Out in the Country, Home Buying Isn’t Idyllic at All

Courtesy of Realtor.com

Country life might seem idyllic compared with the city—there’s a slower pace of life, a stronger sense of community, and way more home for your dollar, even including a nice plot of land. Farm stands with freshly picked fruits and vegetables! Hoedowns! Tractors instead of subways!

But the reality isn’t so simple. Or quite so pretty.

It turns out, affordable housing is tougher to find in much of rural America—home to about a fifth of the nation’s population—than in the country’s big cities and prominent suburbs.

“Rural areas across the country have not recovered from the Great Recession as well as bigger cities [have],” says Bob Rapoza, executive secretary of the National Rural Housing Coalition, a Washington, DC–based membership organization. “There are fewer people who want to live there.”

And those who do face a vicious cycle: The population decline means that no one is investing in these small towns, whether it’s to build houses or offer mortgages. Employers aren’t inclined to move to depressed areas and, of course, the reason that people left in the first place was a lack of good jobs. But rural living still holds a lure primarily for those who grew up there, and for some just looking for a change. Here are the main hurdles that they’ll face.

You’re unlikely to find a turnkey home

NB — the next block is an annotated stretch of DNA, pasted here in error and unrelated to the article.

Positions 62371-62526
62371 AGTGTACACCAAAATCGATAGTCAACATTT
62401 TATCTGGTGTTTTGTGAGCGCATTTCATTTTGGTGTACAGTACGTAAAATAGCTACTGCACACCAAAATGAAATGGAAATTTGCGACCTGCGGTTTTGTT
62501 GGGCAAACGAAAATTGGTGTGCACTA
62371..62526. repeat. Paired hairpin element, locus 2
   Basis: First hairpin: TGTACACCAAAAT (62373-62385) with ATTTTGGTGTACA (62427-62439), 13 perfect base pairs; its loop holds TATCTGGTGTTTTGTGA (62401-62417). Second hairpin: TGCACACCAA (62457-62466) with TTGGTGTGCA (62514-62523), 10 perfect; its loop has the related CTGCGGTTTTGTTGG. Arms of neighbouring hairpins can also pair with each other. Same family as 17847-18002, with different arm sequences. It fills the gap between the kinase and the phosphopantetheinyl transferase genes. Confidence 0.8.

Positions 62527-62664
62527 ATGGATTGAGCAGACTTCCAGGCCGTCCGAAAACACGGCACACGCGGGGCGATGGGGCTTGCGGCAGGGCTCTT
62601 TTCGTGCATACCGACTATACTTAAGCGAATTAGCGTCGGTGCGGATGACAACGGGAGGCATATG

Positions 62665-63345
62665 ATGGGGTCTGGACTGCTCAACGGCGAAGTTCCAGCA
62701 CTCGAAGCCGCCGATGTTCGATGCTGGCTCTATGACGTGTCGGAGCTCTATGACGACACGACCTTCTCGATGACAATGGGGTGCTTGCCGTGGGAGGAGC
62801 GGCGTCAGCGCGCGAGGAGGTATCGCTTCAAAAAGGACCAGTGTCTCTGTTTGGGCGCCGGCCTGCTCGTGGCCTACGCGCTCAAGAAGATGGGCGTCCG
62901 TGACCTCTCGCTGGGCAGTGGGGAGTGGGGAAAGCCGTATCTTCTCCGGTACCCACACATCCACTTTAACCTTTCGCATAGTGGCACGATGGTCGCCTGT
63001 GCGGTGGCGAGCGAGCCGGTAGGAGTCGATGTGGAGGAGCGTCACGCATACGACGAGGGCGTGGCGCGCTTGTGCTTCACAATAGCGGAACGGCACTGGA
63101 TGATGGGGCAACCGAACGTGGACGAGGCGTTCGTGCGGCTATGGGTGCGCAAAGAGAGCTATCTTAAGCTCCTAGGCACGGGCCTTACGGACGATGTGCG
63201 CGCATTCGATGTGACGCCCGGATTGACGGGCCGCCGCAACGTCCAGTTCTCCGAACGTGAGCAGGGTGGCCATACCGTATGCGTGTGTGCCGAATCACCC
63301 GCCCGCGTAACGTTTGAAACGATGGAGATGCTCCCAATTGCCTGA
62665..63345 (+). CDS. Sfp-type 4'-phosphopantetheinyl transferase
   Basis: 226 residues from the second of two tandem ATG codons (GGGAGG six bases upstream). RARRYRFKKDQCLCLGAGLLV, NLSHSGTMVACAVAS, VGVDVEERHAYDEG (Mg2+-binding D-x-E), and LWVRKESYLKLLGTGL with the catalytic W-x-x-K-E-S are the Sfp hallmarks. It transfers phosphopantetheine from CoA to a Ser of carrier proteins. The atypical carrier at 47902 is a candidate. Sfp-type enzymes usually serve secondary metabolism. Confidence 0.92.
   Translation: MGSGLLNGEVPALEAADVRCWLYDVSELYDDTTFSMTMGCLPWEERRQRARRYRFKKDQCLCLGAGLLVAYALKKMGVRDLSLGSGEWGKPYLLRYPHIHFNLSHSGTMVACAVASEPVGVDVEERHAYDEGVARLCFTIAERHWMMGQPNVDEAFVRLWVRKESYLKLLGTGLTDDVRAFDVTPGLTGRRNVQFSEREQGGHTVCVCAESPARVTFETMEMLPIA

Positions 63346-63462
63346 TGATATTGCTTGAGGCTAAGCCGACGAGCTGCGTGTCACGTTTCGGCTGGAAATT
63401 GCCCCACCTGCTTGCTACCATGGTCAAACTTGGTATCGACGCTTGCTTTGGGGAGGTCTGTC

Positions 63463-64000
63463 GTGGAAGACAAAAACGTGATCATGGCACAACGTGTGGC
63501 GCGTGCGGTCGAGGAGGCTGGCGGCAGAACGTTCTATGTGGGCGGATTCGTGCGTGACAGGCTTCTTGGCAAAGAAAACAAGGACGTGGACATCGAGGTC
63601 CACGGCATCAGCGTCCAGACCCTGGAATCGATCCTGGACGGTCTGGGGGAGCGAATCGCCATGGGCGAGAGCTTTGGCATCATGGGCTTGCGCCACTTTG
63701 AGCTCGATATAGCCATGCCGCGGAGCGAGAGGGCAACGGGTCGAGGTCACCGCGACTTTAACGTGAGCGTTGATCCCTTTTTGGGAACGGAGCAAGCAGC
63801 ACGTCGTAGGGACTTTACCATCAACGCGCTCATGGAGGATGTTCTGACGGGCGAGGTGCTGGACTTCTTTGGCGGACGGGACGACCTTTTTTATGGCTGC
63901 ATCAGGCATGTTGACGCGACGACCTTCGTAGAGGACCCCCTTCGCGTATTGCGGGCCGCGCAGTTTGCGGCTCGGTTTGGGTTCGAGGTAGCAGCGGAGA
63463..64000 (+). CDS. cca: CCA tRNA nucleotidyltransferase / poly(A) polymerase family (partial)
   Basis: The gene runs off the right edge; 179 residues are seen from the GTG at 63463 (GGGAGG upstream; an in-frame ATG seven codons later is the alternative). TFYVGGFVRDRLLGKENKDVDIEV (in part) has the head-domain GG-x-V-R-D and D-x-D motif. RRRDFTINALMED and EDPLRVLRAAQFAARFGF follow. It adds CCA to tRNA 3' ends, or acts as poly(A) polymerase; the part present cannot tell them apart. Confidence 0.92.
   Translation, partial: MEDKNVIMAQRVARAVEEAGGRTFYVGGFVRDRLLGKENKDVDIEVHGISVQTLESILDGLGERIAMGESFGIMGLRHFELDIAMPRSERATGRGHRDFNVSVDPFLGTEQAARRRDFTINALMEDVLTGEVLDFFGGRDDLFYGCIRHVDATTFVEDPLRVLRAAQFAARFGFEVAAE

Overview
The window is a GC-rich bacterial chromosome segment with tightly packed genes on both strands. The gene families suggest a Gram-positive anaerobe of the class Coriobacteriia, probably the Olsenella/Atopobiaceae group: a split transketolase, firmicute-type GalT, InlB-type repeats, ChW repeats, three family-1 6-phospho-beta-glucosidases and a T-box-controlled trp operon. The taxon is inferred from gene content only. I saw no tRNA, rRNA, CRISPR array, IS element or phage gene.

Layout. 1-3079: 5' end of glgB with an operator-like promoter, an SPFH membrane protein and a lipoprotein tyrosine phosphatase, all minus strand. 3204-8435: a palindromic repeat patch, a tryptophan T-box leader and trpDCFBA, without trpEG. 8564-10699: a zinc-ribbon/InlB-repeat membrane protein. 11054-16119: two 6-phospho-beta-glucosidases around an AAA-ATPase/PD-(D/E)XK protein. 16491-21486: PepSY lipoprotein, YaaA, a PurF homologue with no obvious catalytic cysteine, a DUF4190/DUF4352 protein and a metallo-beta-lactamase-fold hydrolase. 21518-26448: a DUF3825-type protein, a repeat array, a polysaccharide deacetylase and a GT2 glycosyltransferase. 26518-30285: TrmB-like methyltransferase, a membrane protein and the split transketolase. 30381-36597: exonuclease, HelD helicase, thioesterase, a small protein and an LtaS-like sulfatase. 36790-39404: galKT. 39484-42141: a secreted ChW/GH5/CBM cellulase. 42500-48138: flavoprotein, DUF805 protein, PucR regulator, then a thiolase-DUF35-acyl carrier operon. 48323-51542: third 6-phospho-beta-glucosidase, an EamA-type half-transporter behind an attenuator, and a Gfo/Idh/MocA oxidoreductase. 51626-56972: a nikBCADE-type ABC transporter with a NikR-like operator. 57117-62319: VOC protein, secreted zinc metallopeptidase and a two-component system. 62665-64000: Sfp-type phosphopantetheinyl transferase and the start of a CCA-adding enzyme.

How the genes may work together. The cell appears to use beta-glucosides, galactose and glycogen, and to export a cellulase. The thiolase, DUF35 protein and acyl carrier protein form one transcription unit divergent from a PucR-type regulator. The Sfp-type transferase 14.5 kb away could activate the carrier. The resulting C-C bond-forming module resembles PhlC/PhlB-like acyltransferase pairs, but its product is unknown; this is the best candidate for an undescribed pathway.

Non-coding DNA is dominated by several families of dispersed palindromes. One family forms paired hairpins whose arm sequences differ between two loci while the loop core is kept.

Remote areas typically don’t have many well-maintained homes for rent or sale—and even fewer that locals can afford.

Take Pawnee, a small town in north-central Oklahoma that’s been losing residents for decades. The median closing price of homes in the town was just $56,000, according to realtor.com® data. But while that may sound like a bargain, these homes often require extensive—and expensive—renovations and upgrades. That’s because the majority of the housing stock is more than three decades old. (And also because they’ve been ravaged by years of earthquakes due to the region’s fracking and horizontal drilling methods.) Anyone who has the means for something better typically purchases land where their dream home can be custom-built.

And in places where there are plenty of good-value homes to go around, it’s usually because residents have left the area as big employers and good-paying jobs have disappeared.

Without lots of employers, wages in small towns are about a third lower than in cities, at just $44,212 in 2015, according to the U.S. Department of Agriculture Economic Research Service.